Disney CEO Robert Iger arrives for the 92nd Oscars at the Dolby Theatre in Hollywood, California on February 9, 2020.
Robyn Beck | AFP | Getty Images
The Walt Disney Company will extend CEO Bob Iger’s deal by two years, extending his tenure through 2026.
Shares of the company were effectively flat after the news.
Iger told CNBC in February that he had no intention to stay longer than two years in his post, which would have taken him through 2024. Iger returned to Disney in November, retaking the job from Bob Chapek, who was appointed CEO in early 2020. Iger planned to prepare a his next successor during his new stint as CEO.
The succession process remains a key issue for Iger, who noted in a statement Wednesday that the board of directors of the company continues to evaluate candidates for the post. “I want to ensure Disney is strongly positioned when my successor takes the helm,” Iger said of extending his contract. “The importance of the succession process cannot be overstated.”
Iger has delayed succession decisions before, however. On four different occasions between 2013 and 2017, he extended his tenure as CEO after saying he planned to retire.
Iger’s second tenure at Disney has coincided with upheaval in the legacy media space. Big players like Disney have had to contend with a rapidly shifting landscape, as ad dollars dry up and consumers increasingly cut off their cable subscriptions in favor of streaming.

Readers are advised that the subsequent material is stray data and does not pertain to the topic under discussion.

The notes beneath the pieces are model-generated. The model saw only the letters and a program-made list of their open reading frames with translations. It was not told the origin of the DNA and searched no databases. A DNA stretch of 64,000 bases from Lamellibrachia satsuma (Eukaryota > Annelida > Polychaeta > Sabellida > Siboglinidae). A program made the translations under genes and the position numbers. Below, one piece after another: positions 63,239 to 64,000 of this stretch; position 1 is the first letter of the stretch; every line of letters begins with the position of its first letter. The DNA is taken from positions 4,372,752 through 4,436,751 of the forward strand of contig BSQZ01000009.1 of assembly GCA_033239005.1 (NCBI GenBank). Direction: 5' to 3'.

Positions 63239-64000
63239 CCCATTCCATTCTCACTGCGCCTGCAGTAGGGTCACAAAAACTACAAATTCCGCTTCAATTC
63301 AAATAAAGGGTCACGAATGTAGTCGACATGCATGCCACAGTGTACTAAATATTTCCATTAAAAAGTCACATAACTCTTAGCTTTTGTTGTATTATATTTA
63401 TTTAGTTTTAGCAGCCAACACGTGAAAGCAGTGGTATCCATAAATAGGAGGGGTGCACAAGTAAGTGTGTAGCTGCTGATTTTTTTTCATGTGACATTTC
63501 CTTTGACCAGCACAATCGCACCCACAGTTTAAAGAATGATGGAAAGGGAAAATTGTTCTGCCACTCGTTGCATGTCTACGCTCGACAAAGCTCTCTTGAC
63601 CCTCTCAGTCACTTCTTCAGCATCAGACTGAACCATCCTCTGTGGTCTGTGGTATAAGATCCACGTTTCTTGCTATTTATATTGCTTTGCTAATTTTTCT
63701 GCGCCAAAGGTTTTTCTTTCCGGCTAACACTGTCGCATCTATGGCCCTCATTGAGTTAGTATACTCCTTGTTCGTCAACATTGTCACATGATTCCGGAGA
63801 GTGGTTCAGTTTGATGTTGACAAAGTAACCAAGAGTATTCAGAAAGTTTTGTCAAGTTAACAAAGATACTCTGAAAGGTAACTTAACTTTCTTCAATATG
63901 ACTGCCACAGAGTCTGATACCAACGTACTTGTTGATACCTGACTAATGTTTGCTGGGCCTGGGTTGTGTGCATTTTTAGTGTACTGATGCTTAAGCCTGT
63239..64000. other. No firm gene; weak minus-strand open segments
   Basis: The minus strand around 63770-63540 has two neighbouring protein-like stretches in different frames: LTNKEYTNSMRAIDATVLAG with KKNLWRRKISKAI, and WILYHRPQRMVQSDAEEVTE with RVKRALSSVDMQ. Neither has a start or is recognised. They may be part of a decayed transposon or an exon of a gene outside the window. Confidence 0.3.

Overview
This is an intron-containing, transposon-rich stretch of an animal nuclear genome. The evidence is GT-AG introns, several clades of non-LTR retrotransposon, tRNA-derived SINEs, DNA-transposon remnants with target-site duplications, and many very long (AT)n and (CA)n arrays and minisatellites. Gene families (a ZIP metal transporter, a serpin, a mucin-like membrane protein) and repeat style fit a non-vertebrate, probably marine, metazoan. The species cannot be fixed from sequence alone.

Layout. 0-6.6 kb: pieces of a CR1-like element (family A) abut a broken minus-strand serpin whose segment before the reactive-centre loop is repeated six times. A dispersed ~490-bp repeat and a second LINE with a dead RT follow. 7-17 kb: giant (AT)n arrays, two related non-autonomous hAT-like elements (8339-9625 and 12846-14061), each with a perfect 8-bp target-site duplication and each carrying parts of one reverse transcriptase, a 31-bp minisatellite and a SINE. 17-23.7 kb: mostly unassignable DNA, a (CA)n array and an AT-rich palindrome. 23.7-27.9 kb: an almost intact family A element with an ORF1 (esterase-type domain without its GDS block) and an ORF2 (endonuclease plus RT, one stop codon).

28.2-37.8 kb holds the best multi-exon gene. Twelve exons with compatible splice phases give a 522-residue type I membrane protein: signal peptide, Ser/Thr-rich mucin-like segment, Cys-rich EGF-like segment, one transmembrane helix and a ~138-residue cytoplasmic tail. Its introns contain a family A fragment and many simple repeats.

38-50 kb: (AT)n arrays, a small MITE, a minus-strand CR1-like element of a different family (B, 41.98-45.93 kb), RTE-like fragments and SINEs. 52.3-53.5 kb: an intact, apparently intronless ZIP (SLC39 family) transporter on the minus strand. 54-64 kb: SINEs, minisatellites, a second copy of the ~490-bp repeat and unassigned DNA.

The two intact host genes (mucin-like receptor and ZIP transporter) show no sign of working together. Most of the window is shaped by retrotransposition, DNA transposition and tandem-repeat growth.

Yet the streaming space has been difficult to navigate in recent quarters, as expenses have swelled and consumers become more conscious about their media spending. The slowdown in streaming subscribers cut valuations for Netflix, Disney, Warner Bros. Discovery and Paramount Global roughly in half in 2022 — before several of the stocks rebounded in the first half of this year along with the broader market.
Since he returned, Iger has undertaken a broad restructuring of the company, including 7,000 layoffs.
“We’ve made important and sometimes difficult decisions to address some existing structural and efficiency issues, and I’m proud of what we’ve been able to achieve together,” Iger wrote in a memo to employees that was obtained by CNBC on Wednesday. “But there is more to accomplish before this transformative work is complete, and I am committed to seeing this through.”
Disney has been pulling programming from its streaming services to save money. The company is also trying to pull its animation business out of a major rut, as its latest Pixar movie, “Elemental,” recorded the lowest opening weekend gross for the studio since the original “Toy Story” premiered in 1995.
“Bob has once again set Disney on the right strategic path for ongoing value creation, and to ensure the successful completion of this transformation while also allowing ample time to position a new CEO for long-term success, the board determined it is in the best interest of shareholders to extend his tenure, and he has agreed to our request to remain Chief Executive Officer through the end of 2026,” said Mark Parker, Disney’s chairman.
CNBC’s David Faber will interview Iger on CNBC’s “Squawk Box” at 8 a.m. ET on Thursday.
— CNBC’s Alex Sherman contributed to this report